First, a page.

This isn’t the first time claims of underfunding and undertraining detainee security services staff, or reliance on foreign workers, have been leveled at Serco in relation to its Australian operations; as long ago as 2011, just two years in to its five-year contract, the company was criticised for its poor practices in detention centres. None of the criticism has slowed the company’s growing profits from detention services.

The British company, which has also been at the centre of criticism over its operation of detention centres in the UK, rejected the claims. A spokesman pointed out that in 2012 the company averaged 98.7% compliance against the key performance indicators of its contract. The company provided 280,000 transport services during the year, the spokesman said:

“Our Transport & Escort officers hold a Certificate II in Security Operations and have completed an Induction Training Course for work in Immigration Detention. In addition, specific Transport & Escort training is provided by experienced officers who have qualified as Cert IV trainer assessors through an external RTO. Our training programs meet the obligations outlined in our contract, and our Transport & Escort training was developed in collaboration with the Department of Immigration and Citizenship.”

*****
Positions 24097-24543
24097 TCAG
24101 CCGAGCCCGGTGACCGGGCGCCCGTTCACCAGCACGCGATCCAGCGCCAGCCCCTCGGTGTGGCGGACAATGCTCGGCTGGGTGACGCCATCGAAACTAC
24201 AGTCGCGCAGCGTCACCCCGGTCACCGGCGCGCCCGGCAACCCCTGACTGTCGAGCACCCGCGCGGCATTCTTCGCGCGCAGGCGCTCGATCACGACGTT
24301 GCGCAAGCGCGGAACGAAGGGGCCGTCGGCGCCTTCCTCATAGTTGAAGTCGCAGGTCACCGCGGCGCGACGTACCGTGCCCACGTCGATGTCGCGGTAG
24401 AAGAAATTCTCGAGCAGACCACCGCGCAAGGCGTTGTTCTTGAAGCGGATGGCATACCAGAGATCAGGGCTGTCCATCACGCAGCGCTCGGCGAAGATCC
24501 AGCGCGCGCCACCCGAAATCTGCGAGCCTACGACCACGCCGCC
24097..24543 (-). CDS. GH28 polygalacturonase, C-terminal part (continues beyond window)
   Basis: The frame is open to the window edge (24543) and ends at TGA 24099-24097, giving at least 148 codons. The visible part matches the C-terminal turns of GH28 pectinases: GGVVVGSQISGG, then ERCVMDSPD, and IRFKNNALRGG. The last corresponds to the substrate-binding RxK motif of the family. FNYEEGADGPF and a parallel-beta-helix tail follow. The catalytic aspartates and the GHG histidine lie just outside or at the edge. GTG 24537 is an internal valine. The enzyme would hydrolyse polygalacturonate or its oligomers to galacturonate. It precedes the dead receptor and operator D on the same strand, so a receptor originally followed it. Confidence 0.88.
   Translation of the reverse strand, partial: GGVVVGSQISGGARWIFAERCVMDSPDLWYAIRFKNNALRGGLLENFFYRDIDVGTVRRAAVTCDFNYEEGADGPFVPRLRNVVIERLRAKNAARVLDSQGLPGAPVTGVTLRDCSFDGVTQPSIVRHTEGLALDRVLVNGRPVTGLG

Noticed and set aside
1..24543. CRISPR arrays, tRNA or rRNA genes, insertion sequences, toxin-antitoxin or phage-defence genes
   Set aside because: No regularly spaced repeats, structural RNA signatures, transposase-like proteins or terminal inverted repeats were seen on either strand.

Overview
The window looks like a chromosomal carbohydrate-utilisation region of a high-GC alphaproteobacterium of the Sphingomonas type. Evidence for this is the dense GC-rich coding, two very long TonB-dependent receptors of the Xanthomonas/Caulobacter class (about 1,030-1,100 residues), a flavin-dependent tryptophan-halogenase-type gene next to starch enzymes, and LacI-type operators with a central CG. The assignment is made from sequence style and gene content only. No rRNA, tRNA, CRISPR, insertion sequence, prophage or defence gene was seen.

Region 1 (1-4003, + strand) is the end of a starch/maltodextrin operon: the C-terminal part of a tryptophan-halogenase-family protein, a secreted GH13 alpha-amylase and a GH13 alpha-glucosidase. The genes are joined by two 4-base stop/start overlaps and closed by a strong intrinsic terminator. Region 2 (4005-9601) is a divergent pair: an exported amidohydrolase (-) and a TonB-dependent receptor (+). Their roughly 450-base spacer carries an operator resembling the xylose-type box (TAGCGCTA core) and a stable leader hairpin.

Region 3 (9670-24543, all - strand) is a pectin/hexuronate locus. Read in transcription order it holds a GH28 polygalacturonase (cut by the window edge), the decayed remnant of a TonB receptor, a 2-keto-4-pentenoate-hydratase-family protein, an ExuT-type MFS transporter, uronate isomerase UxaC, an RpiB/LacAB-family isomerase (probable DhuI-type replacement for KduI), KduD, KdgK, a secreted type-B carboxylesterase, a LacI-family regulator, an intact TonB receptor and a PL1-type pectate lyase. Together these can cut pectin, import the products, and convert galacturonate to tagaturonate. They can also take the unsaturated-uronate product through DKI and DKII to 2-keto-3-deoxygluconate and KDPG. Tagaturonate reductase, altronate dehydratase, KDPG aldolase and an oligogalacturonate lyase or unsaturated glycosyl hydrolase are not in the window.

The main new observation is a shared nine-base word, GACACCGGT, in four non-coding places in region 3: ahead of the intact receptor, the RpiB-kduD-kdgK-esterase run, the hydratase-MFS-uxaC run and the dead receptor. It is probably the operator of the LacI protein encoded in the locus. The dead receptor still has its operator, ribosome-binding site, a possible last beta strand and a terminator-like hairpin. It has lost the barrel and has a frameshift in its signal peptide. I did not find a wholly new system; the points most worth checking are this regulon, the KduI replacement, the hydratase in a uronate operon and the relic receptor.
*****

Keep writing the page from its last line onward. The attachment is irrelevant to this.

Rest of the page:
The unit’s management team “is led at each level by experienced, well-qualified leaders with relevant backgrounds in security, immigration services, custodial services, logistics and vehicle fleet management”. Four staff members are currently suspended pending investigations, the spokesman said.

The company also rejected the claim that it is dominated by 457 visa holders: “We seek to recruit locally where possible. Less than 1.2% of our immigration services staff are on 457 visas.” Given the company employment of around 5200 people in Australia, this means over 60 staff are on 457 visas.

There’s some broader context for all this, however. Outsourced provision of people management services is now standard in Australia and across most developed countries. Service providers like Serco make large profits from providing services like staffing detention centres and escorting detainees. But the only alternatives are to either find other service providers — and the Immigration Department signed contracts with two previous service providers, and was unhappy with the level of service provided — or to in-source the services. And in-sourcing would need to involve law enforcement personnel (or, possibly, military personnel), not public servants — public servants are not trained in security operations or personal services like the kind required to run a detention centre. It would also cost significantly more.